African Americans rallied solidly behind the nation's war effort during World War I, and thousands of black soldiers served in France. Upon their return to the U. S., however, many black vets found that the democracy that they had fought to protect overseas was often unavailable to them back home (Courtesy Oklahoma Historical Society).


World War I had done much to clarify their thinking. In the name of democracy, African Americans had solidly supported the war effort. Black soldiers -- who were placed in segregated units -- had fought gallantly in France, winning the respect not only of Allied commanders, but also of their German foes. Having risked their lives and shed their blood in Europe, many black veterans felt even more strongly that not only was it time that democracy was practiced back home, but that it was a long time overdue.25

They returned home to a nation not only plagued by race riots and lynchings, but also by a poisonous racial climate that, in many ways, was only growing worse. The very same years that saw the emergence of the United States as a major world power also witnessed, back home, the rise of some aggressive and insidious new forms of white racism.

Moreover, the new racial climate was far from limited to the South. Less than fifty years after the Civil War, a number of northern cities began to bar African Americans from restaurants and other public establishments, while in the classrooms of Ivy League colleges and universities, a new scientific racism -- which held that whites from northern Europe were innately superior to all other human groups -- was all the rage. In Washington, the administration of President Woodrow Wilson proposed dozens of laws which mandated discriminatory treatment against African Americans. And across the country, racist white politicians constantly preyed upon racial fear and hostility.26 They soon had a new ally.

Re-established in Atlanta in 1915, the so-called second Ku Klux Klan had adopted both the name and familiar hooded robes of its nineteenth century predecessor, but in many ways was a brand new organization. Launched the same year that D.W. Griffith's anti-black blockbuster, The Birth of a Nation, was released in movie theaters nationwide, Klan organizers fanned out across the country, establishing powerful state organizations not only in the South, but also in places like New Jersey, Indiana, and Oregon. While African Americans were often the recipients of the political intimidation, beatings, and other forms of violence meted out by klansmen, they were not the only targets of the new reign of terror. Klan members also regularly attacked Jews, Catholics, Japanese Americans, and immigrants from southern Europe, as well as suspected bootleggers, adulterers, and other alleged criminals.27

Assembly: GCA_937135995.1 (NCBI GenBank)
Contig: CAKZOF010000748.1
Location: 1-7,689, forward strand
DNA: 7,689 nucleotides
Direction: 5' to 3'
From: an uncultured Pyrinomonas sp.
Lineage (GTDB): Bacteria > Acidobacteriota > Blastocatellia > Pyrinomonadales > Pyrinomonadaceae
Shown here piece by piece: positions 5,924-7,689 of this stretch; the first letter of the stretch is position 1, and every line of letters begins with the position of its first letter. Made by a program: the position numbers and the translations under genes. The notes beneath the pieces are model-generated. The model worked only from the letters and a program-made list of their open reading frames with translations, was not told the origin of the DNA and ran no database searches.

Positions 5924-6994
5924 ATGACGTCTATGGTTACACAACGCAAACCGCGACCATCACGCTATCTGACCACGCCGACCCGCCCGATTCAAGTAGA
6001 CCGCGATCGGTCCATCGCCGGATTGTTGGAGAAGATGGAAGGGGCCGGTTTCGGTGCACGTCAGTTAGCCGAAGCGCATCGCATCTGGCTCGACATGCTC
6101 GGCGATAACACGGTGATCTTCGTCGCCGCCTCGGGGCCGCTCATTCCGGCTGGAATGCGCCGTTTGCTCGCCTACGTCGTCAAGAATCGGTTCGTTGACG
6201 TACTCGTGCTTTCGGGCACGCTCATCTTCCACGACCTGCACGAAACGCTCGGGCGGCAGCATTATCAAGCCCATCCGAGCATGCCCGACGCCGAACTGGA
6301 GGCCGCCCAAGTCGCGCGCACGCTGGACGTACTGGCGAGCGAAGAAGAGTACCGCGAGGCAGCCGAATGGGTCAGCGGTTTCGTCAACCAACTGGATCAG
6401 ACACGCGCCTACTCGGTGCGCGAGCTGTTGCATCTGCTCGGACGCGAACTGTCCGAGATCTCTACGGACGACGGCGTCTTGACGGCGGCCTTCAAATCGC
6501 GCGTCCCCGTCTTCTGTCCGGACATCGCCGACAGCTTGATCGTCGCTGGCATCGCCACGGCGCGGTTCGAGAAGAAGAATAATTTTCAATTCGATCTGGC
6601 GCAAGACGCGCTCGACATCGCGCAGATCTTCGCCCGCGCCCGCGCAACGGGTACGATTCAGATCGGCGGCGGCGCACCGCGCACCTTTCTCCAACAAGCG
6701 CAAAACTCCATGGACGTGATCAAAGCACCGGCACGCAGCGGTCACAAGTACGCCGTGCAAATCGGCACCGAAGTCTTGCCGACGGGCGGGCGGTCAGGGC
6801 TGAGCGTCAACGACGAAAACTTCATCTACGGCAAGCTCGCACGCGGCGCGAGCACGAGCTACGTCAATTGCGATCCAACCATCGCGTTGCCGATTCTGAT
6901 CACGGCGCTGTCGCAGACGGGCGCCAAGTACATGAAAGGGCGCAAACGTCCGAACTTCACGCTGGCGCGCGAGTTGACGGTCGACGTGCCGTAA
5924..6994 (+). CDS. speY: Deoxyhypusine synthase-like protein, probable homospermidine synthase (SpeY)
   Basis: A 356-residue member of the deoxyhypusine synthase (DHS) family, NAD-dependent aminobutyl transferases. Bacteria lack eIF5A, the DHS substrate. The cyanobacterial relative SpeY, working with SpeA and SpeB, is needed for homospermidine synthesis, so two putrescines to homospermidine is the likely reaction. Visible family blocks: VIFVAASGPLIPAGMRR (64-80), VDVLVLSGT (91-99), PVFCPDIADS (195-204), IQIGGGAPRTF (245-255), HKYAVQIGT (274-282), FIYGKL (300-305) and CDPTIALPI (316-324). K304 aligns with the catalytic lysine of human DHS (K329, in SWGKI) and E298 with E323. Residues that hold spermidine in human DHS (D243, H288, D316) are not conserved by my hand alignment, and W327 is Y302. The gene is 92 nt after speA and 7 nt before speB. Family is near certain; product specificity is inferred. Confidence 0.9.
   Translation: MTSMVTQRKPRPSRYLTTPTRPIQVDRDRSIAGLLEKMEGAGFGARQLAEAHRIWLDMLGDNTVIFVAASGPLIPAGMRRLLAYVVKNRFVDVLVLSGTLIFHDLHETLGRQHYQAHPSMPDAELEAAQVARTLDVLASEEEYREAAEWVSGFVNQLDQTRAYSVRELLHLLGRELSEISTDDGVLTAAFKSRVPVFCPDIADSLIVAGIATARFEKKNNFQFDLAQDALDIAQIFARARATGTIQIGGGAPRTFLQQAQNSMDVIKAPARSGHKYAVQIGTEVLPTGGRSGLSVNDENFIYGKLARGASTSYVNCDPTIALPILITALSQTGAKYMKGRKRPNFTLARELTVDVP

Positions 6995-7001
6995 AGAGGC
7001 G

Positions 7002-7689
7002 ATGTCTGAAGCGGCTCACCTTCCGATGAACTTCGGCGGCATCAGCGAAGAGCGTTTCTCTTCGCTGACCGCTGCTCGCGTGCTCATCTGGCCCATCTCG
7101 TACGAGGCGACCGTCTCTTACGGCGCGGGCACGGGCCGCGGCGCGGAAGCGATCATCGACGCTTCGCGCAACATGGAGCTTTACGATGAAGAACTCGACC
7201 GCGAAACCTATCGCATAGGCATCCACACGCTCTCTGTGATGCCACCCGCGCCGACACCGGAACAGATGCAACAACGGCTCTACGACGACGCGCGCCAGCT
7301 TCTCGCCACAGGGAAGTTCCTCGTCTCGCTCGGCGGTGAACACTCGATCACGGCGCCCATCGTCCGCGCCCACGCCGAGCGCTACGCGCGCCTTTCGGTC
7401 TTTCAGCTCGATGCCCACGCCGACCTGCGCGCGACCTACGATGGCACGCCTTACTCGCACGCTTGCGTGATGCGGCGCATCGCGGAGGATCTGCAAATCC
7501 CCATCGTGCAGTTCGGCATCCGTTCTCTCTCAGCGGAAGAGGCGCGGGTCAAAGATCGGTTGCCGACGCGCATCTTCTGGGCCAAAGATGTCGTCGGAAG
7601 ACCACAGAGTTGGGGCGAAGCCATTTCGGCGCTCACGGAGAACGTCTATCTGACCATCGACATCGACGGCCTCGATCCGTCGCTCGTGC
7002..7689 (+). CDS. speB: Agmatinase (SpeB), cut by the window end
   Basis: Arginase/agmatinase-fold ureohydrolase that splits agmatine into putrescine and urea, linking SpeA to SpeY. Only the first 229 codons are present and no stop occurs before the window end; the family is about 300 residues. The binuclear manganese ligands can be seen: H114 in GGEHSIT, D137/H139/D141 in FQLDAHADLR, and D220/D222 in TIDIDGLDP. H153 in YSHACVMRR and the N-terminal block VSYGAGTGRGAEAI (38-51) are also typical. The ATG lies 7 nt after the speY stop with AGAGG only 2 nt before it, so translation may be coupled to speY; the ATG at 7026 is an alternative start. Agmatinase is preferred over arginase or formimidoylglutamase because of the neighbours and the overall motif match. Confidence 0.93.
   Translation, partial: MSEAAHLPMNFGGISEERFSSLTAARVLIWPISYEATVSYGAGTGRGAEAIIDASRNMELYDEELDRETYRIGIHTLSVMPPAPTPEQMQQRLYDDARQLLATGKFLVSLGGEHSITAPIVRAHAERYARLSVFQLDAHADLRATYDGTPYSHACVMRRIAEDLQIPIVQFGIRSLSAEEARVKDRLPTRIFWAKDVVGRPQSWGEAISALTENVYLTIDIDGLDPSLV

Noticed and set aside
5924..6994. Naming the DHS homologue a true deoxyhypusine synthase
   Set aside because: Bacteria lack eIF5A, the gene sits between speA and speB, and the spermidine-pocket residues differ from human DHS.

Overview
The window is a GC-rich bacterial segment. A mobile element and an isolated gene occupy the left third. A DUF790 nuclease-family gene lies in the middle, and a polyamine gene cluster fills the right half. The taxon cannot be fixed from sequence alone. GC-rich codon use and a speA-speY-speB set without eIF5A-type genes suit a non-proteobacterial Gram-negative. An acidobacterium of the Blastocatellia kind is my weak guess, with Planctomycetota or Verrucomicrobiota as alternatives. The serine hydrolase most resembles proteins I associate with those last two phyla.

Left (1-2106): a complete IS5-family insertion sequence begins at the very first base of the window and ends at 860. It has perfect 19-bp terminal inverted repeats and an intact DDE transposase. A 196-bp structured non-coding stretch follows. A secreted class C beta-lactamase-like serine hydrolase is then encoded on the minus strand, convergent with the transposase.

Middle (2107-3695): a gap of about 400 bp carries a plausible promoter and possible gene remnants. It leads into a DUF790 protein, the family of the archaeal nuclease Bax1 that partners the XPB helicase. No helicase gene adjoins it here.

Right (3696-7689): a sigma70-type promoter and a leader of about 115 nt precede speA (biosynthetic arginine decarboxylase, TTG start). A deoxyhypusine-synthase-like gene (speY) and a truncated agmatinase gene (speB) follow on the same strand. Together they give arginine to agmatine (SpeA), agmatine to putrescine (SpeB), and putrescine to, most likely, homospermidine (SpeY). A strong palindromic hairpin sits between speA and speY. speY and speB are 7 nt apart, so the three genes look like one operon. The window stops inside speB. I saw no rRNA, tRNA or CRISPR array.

Although still a young state, many of these national trends were well-represented in Oklahoma. Like their counterparts elsewhere, black Oklahomans had rallied strongly behind the war effort, purchasing Liberty Bonds, holding patriotic rallies and taking part in home front conservation efforts. More than a few African American men from Oklahoma -- including a large number of Tulsans -- had enlisted in the army. Some, like legendary Booker T. Washington High School football coach Seymour Williams, had fought in France.28

But when Oklahoma's black World War I veterans finally returned to civilian life, they, too, came home to a state where, sadly enough, anti-black sentiments were alive and well. In 1911, the Oklahoma state legislature passed the infamous "Grandfather Clause", which effectively ended voting by African Americans statewide. While the law was ruled unconstitutional by a unanimous vote by the U.S. Supreme Court four years later, other methods were soon employed to keep black Oklahomans from the polls. Nor did the Jim Crow legislation stop there. In the end, the state legislature passed a number of segregation statutes, including one which made Oklahoma the first state in the Union to segregate its telephone booths.29